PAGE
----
The Nuclear Advanced Manufacturing Research Centre has opened its new modular manufacturing R&D centre, at the Birkenhead site of member company Cammell Laird.
The launch marks the start of a research collaboration led by Cammell Laird to develop modular manufacturing techniques to support the UK’s nuclear new build programme.
The Nuclear AMRC, part of the UK’s High Value Manufacturing Catapult, works with UK manufacturers of all sizes to help them win work in the nuclear power sector. Its research factory on the Advanced Manufacturing Park in South Yorkshire is home to over £30 million worth of state-of-the-art machining, welding and inspection facilities, all of which are available for companies to use in collaborative R&D projects.
The new facility expands the Nuclear AMRC’s capabilities into modular manufacturing. Modular manufacturing involves the off-site assembly of large-scale complex systems, which are then transported to site for final installation.
Modular techniques are already widely used in shipbuilding, aerospace and other safety-critical industries. In the nuclear sector, they can significantly reduce construction risk and help deliver new power stations to schedule and cost.
The Nuclear AMRC Birkenhead facility was officially opened on Tuesday 4 July, with a launch event attended by around 50 industry delegates.
The event featured presentations from (L-R) Jonathan Brown, managing director for energy at Cammell Laird; Craig Lester, executive director for nuclear strategy at BEIS; Dick Elsy, chief executive officer for the High Value Manufacturing Catapult; and Andrew Storer, managing director of the Nuclear AMRC.
With over 1,000m2 of workshop space, the new facility will host specialised machining, joining and assembly equipment to develop and prove modular manufacturing techniques for nuclear applications. Work will address modular manufacturing for new reactors of all sizes, as well as the challenges of decommissioning and waste management.
Andrew Storer, managing director of the Nuclear AMRC, said: “Our new Birkenhead facility extends our capabilities into an area of huge interest and importance to the nuclear industry. Modularisation reduces risk in manufacturing and construction, and will help developers build new power stations on schedule and on budget, meeting our national targets for secure, cost-effective, low-carbon electricity generation.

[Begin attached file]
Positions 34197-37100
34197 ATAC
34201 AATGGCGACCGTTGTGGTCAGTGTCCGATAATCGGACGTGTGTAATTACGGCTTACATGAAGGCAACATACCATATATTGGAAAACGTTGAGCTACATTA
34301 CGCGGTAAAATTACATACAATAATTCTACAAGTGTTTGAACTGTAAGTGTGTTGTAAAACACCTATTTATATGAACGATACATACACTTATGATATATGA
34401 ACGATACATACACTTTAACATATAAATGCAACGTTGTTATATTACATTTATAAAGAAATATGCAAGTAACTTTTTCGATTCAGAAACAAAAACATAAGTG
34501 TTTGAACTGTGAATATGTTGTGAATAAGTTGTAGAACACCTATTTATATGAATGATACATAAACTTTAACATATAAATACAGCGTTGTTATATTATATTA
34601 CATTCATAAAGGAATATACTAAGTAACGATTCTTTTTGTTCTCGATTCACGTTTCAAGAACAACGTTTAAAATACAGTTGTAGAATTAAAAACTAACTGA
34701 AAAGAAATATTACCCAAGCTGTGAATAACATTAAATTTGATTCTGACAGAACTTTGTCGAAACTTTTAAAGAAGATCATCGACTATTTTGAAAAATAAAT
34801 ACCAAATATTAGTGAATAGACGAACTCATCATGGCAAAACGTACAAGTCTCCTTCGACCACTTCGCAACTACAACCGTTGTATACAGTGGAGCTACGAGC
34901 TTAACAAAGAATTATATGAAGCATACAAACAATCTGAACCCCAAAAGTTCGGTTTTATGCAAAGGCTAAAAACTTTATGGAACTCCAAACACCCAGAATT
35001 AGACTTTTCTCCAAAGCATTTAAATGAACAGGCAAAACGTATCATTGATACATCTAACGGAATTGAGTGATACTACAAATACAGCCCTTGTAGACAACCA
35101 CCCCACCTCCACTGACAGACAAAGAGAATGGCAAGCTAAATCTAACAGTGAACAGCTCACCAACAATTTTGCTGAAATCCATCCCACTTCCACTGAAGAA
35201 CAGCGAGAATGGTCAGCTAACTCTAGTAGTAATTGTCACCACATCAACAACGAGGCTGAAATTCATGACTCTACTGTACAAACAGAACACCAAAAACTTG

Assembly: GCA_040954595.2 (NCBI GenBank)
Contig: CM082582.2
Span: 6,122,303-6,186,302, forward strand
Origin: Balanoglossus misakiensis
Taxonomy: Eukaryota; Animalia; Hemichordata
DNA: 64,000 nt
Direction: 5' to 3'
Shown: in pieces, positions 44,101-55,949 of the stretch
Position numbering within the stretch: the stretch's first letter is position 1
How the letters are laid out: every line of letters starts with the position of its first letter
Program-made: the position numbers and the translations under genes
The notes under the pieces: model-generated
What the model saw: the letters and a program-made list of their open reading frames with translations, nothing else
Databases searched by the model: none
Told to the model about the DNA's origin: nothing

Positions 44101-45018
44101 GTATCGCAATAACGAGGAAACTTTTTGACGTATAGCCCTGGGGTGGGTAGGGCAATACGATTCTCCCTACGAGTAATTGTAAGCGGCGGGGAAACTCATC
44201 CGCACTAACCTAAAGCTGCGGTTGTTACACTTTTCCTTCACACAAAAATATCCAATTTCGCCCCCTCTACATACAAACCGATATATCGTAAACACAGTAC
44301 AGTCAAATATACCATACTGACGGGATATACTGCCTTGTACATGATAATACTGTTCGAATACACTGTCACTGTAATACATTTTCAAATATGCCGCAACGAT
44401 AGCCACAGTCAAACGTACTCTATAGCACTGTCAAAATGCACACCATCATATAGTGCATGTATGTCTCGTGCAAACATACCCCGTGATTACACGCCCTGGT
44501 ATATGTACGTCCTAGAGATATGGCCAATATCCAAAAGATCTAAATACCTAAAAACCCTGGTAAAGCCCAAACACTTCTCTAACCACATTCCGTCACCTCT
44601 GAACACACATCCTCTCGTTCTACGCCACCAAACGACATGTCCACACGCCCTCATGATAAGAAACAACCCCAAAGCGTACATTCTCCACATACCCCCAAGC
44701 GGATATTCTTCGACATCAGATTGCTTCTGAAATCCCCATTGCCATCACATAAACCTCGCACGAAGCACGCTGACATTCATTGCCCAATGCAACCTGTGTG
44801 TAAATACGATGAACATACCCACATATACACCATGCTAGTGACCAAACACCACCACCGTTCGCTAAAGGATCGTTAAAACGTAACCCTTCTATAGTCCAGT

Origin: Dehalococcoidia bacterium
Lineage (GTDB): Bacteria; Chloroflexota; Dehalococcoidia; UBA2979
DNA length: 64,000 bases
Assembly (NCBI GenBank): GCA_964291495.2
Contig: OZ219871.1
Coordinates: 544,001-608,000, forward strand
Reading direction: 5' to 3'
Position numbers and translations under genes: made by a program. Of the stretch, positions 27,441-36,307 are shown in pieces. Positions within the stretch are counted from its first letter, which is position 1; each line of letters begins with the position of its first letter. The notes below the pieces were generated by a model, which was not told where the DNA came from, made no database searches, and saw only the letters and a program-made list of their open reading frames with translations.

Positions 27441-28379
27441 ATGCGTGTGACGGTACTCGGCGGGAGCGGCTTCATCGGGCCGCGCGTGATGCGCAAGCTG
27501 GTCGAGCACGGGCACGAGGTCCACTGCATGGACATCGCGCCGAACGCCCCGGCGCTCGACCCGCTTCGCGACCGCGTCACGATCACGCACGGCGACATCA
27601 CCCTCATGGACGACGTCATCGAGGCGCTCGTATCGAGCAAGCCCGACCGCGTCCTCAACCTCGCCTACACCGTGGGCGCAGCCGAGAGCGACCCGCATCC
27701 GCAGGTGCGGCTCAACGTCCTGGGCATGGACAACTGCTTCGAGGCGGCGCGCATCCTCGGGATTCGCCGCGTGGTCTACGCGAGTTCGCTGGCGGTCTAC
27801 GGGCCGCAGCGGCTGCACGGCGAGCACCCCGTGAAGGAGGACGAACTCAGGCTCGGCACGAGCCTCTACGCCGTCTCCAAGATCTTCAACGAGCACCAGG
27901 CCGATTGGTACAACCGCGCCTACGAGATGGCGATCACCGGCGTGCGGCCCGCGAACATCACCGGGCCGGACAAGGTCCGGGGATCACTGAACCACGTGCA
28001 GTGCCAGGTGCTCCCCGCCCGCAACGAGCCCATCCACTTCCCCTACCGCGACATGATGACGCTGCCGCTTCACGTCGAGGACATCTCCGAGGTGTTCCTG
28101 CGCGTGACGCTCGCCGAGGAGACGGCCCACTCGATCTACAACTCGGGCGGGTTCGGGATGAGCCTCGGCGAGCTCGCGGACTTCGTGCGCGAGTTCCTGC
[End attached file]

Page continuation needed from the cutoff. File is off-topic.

“The manufacturing techniques we will develop at the new facility can also help improve production efficiency and costs in other parts of the nuclear market, for example in the manufacture of large numbers of standardised waste boxes for the decommissioning programme.
“Our Birkenhead facility is the first of a new network of regional supply chain hubs, which will help us provide on-the-ground support to companies of all sizes across the UK. Birkenhead is ideally placed for the established nuclear cluster in North West England as well as the Wylfa new build site in North Wales. We want to help companies based in this region to become Fit For Nuclear and win work in the nuclear sector at home and worldwide.”
The Nuclear AMRC Birkenhead facility is hosted by Cammell Laird, which joined the Nuclear AMRC as a tier one member earlier this year. Cammell Laird’s 120-acre site on the Mersey features four dry docks, a non-tidal wet basin, a large modular construction hall and extensive covered workshops. The company has been involved with the UK’s nuclear sector for a number of years, and is positioning itself as a world-leading hub of modular manufacturing expertise.
Cammell Laird is now leading a new research project with funding from the Department of Business, Energy & Industrial Strategy (BEIS) through the Small Business Research Initiative (SBRI).
The project, called Fit For Modules, aims to develop the UK supply chain into a world-leading provider of modular manufacturing techniques for nuclear and other high-value energy sectors. The research consortium – including the Nuclear AMRC, Laing O’Rourke, Arup and Frazer-Nash Consultancy – will work with industry and regulators to map the challenges and opportunities of modularisation.
Jonathan Brown, managing director of Cammell Laird’s energy division, said: “Modularisation is widely applied on shipbuilding, civil construction and a number of other sectors where it is demonstrated to bring significant benefits in terms of cost reductions and improved schedule performance. We are confident that when applied correctly within the nuclear sector we will see similar benefits.”
The first stage of the project will produce a detailed study showing how the development of modular techniques can support the UK’s nuclear new build programme, and identifying what research and investment are needed to turn the UK into the world leader in off-site modular construction for the nuclear industry.
Immediately after the launch event, Cammell Laird hosted a two-day industry workshop to discuss modularisation challenges associated with process and methods, technologies and techniques, and people and culture. The project will also consider financial and supply chain issues around modularisation.
At the end of the first year-long phase, the consortium will publish a technology roadmap detailing how the required technologies and capabilities can be developed over the next five years. The report will be shared with industry, including the 120+ manufacturers who have completed the Nuclear AMRC’s Fit For Nuclear (F4N) supplier development programme.